However, the evaluation of such interventions is rare. For example, in 1997 the Ministry of Health of England and Wales asked a group of experts to recommend the most appropriate interventions to reduce health inequalities among different social groups3 a task that fits within a framework of social and public health policies based on experimental tests, in line with the principles of the evidence-based medicine movement6. However, after several months of work, the group made explicit the lack of empirical evidence about the effectiveness of this type of interventions7.
Some authors have warned about the lack of a basis for recommending randomised controlled studies for certain interventions, such as implementing a fiscal policy of income redistribution or establishing an economic policy to reduce unemployment8,9. In their opinion, studies or "natural experiments" that observe what happens in a population before and after the introduction of an intervention can provide reasonable evidence about its impact in reducing socioeconomic inequalities in health, even when this is not their primary aim.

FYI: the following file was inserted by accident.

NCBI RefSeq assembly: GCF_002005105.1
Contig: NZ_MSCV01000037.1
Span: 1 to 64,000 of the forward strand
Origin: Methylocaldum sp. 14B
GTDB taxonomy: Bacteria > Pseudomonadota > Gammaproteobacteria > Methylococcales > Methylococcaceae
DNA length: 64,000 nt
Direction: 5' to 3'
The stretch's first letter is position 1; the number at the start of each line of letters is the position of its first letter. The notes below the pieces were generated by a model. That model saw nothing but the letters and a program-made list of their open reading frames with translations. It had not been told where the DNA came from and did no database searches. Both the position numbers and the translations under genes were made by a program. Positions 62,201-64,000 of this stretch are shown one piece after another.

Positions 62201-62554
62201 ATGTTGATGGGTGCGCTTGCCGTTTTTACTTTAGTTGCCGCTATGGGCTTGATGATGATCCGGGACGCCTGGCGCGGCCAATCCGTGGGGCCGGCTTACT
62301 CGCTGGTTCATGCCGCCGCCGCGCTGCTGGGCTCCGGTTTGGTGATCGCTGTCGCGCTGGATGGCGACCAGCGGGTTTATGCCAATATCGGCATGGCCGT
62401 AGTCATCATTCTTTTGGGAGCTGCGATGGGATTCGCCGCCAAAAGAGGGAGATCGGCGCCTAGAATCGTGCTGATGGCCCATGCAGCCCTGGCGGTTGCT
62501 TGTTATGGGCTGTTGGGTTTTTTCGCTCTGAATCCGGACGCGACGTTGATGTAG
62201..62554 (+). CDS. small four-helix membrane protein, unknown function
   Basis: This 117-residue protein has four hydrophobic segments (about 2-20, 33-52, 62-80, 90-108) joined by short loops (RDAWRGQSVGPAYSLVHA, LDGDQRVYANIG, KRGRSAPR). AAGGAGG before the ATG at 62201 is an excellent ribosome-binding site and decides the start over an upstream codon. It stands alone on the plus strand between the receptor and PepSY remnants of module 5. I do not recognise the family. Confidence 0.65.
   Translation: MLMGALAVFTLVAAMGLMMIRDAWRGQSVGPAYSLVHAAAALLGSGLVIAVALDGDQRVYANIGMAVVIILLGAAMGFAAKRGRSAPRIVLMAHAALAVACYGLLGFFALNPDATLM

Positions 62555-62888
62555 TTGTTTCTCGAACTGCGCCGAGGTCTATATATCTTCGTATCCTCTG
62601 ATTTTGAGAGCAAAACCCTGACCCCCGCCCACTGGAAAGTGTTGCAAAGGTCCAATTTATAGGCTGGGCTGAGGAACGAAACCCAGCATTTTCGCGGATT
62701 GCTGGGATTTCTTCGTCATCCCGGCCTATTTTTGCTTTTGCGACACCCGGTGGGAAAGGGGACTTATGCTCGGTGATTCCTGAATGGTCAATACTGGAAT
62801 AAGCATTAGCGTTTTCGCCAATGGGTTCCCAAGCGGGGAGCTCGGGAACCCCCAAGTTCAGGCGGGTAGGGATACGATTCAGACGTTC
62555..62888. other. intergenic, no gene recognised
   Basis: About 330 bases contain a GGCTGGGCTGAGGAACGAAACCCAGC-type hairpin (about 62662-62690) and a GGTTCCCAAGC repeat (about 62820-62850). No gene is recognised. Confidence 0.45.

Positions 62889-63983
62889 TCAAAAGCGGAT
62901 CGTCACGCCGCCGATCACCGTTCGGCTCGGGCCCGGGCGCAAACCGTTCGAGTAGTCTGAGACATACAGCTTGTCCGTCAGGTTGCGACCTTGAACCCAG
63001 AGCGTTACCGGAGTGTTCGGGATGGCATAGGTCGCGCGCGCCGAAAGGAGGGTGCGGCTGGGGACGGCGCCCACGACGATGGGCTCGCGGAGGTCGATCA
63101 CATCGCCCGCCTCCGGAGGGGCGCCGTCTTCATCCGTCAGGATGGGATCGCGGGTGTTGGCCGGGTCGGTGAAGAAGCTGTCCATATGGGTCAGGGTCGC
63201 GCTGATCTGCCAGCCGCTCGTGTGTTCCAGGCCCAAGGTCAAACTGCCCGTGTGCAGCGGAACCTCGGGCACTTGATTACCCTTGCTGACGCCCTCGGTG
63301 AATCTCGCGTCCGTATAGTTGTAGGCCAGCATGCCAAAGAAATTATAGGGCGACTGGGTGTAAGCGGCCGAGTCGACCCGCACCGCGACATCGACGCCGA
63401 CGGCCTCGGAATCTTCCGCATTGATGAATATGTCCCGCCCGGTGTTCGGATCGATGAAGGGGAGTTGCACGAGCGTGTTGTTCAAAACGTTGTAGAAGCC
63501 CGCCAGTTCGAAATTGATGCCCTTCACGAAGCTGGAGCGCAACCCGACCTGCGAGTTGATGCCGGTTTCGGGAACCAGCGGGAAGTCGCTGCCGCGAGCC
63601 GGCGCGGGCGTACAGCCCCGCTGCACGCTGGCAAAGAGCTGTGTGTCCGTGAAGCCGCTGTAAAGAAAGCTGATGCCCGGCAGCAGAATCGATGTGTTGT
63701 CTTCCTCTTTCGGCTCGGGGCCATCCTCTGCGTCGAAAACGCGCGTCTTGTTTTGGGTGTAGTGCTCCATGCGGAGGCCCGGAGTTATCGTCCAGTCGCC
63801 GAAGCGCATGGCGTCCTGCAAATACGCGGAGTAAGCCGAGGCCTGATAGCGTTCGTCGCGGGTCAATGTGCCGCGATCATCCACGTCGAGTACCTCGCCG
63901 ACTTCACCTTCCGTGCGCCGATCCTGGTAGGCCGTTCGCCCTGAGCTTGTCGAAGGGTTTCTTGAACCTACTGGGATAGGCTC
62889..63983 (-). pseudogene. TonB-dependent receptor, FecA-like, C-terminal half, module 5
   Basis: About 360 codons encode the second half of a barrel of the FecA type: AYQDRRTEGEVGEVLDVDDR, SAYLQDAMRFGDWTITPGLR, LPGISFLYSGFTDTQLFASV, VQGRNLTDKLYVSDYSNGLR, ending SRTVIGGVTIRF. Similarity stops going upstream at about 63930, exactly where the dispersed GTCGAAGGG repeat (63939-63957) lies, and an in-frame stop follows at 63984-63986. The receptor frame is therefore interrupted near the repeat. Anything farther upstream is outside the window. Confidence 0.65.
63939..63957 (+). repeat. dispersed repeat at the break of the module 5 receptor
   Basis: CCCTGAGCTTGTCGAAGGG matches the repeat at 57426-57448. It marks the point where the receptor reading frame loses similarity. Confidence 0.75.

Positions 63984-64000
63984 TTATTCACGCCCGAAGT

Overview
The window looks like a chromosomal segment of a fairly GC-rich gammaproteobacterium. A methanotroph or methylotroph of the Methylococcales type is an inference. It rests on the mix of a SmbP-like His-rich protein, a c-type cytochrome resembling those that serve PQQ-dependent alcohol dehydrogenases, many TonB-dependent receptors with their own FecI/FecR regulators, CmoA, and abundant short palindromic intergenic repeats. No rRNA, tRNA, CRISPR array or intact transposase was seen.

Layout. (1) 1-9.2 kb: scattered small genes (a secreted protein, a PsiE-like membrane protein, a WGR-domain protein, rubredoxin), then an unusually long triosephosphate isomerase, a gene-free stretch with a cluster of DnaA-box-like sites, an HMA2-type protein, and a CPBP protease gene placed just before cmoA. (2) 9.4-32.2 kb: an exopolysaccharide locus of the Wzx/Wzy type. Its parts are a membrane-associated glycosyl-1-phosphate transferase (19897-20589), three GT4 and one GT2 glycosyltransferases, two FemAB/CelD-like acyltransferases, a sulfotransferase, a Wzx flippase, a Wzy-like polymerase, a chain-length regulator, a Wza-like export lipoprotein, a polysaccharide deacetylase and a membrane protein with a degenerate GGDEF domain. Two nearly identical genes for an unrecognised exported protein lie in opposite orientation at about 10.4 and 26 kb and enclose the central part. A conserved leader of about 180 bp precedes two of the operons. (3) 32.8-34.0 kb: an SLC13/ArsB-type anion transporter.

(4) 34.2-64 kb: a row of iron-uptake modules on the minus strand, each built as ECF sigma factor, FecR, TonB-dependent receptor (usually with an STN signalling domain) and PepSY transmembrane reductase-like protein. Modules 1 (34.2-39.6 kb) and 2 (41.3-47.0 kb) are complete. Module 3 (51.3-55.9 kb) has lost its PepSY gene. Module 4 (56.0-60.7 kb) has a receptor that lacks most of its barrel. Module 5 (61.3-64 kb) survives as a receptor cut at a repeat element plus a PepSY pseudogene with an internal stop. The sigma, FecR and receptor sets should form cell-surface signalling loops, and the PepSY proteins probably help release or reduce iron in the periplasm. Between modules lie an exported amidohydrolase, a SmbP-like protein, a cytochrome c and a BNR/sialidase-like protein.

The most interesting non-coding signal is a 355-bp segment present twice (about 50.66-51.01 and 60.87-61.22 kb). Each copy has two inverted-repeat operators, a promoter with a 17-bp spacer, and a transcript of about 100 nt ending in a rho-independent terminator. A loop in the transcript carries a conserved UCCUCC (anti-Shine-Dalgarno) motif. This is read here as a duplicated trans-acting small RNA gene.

This is the strategy followed in the present study, in which we estimate inequalities in self-perceived health in Spain by individual educational level and by per capita income in the province of residence in the mid 1980s and around the year 2000, a period of 15 years characterised by important social and economic investments.